The future is mobile, and that means digital inclusion too

You know that image of the 7 ages of man, which starts with a chimpanzee, gradually moving into a human standing erect, and then moves on to someone at a desk, hunched over a computer? I won’t reproduce it here, I reckon most people have seen it, and I’d probably get sued if I did, in any case.

I think what that says about society’s attitude to the internet is a big problem. All the time I come across people who say they prefer to be out and about rather than sat in front of a screen, and that is why they rarely use the internet. Others complain about not having the time to sit in front of a computer, and there are those who say they are too busy being out and about to get online. And a particular bugbear of mine is those who say internet use makes people anti-social, when my experience, and that of millions of others, is the exact opposite. The internet opens up new ways of communicating with people we may never have hoped to meet in the flesh. And, it helps us to meet new people in the flesh too. I have met hundreds of new people, many I now count as friends, via social media.

That’s why I think we need to get away from the idea that using the internet is about sitting in front of a static computer. For me, the internet is an amazing communication mechanism. And it is one that I can stay connected to wherever I am. Increasing numbers of people are accessing the web via smartphones, tablets, netbooks, and connected laptops. There is no need to sit at a computer to access the internet. I am connected to my networks all the time, whether this be while I am sat working at my laptop, on a tablet, or standing in a queue at the post office using my smartphone. I’m actually writing part of this blogpost in a pub.

Please can we help people get over the notion that using the internet entails being tethered to a machine that is fixed to the wall. It is something that can enhance our lives wherever we are, whatever we’re doing.

And before you shout that many people cannot afford laptops, tablets and smartphones, I know. And that needs tackling too. That’s why I have advocated a national smartphone recycling scheme (see here) and I think we need more computer recycling schemes, with a greater focus on laptops, rather than desktop machines, than most existing schemes currently have.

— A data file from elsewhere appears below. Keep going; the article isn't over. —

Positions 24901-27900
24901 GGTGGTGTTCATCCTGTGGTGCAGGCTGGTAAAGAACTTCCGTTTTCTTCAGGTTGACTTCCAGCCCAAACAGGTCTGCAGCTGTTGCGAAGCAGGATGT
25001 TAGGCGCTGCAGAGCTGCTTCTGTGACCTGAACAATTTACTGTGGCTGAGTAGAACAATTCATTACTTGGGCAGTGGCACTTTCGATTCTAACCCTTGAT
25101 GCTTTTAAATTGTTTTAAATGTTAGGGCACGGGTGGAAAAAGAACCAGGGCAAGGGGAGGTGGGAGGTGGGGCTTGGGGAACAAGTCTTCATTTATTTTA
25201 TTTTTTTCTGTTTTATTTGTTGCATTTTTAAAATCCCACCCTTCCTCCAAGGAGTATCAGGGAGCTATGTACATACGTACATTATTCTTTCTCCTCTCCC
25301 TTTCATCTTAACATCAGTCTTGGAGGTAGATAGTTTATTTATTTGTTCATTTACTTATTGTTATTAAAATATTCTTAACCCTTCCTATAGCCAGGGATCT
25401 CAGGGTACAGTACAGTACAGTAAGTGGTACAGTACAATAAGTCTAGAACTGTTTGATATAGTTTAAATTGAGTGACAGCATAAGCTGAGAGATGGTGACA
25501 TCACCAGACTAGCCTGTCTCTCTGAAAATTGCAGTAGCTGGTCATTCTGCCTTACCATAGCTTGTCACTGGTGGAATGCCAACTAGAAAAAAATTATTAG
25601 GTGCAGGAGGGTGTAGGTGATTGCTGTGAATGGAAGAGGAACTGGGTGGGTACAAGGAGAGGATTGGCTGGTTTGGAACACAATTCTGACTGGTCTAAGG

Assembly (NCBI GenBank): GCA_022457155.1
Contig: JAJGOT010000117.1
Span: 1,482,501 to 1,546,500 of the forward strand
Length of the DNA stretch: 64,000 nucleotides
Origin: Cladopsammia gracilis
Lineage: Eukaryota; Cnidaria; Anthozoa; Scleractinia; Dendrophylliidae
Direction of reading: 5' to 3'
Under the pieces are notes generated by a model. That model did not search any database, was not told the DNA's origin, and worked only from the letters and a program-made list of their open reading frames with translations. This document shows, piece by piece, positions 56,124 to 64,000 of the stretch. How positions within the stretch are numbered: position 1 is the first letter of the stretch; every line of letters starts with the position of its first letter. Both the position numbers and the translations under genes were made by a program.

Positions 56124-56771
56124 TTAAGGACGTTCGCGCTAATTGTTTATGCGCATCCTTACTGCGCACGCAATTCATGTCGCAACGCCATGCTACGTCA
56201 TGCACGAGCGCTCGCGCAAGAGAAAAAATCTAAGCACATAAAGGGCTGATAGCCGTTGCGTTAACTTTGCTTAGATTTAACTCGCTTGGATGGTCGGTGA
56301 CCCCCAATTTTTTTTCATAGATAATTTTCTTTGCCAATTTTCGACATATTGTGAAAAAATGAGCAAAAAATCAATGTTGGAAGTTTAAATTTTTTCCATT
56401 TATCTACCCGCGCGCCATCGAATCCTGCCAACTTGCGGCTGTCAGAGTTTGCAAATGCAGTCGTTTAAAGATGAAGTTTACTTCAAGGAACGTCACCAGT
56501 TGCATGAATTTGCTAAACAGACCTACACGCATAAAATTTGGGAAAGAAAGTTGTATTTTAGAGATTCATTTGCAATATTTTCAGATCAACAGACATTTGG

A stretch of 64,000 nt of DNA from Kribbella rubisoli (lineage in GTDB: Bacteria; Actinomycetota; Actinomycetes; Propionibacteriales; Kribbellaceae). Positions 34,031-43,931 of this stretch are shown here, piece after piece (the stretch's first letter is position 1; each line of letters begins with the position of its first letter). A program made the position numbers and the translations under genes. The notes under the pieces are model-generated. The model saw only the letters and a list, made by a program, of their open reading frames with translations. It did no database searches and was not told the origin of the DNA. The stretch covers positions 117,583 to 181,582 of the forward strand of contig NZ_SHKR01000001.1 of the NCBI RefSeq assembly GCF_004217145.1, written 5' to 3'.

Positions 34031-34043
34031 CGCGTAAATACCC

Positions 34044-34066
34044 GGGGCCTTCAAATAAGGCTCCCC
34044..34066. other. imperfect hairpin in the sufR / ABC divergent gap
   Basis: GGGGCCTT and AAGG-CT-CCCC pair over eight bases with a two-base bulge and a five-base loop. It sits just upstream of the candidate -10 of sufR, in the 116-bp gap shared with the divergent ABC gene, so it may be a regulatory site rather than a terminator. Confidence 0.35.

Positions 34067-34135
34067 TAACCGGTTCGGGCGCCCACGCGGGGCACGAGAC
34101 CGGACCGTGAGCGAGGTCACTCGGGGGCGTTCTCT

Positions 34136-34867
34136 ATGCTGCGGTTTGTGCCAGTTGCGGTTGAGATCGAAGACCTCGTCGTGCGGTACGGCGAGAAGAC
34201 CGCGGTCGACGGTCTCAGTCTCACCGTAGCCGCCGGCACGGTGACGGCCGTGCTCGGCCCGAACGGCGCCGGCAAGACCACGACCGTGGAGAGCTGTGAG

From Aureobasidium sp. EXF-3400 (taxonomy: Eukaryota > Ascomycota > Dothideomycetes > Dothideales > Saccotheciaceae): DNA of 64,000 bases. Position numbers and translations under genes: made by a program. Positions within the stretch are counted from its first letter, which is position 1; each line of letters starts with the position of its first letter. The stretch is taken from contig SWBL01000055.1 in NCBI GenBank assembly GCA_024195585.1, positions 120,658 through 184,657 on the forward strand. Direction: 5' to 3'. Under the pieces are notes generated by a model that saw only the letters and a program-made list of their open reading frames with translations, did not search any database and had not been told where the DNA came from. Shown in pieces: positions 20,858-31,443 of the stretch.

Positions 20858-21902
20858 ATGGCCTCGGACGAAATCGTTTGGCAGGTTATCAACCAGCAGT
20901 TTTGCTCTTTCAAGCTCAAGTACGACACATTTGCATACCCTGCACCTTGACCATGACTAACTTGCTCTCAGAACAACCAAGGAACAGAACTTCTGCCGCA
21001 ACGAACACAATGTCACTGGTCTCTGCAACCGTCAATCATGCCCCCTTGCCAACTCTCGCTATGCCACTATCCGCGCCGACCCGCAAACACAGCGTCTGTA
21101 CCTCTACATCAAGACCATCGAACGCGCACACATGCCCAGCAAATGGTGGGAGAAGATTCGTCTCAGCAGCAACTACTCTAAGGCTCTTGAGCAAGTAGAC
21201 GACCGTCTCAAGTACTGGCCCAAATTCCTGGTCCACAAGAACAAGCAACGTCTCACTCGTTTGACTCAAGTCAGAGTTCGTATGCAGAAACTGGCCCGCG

The future is mobile, and, I think that is also the key to demonstrating the relevance of the internet to the lives of many people who have not yet considered it.

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10 thoughts on “The future is mobile, and that means digital inclusion too

  1. I saw a picture of the 7 ages of man yesterday somewhere ont internet and the 8th age was someone walking tall holding a phone up to get a connection… ;)
    Until the underlying infrastructure is updated the future isn’t mobile. Unless you live near a cell tower that isn’t oversubscribed.

    I get your point though, and I totally agree, I have met hundreds of great people in real life after meeting them online first, on fb, twitter or following livestreams of conferences.

  2. Great post John and you are right to advocate a shift in how we promote participatory inclusion rather than the image of a lonely bloke sitting at a laptop. The smartphone recycling idea is one I’ll immediately sign up to. I have one sitting right here that I’m going to donate to the cause right now!

  3. Hi John, I agree that these mobile devices have truly democratized the Internet. However, there will always be a place for some self-standing PC in this equation. My developers for instance are not going to switch to coding from an iPad. Many other examples like this..

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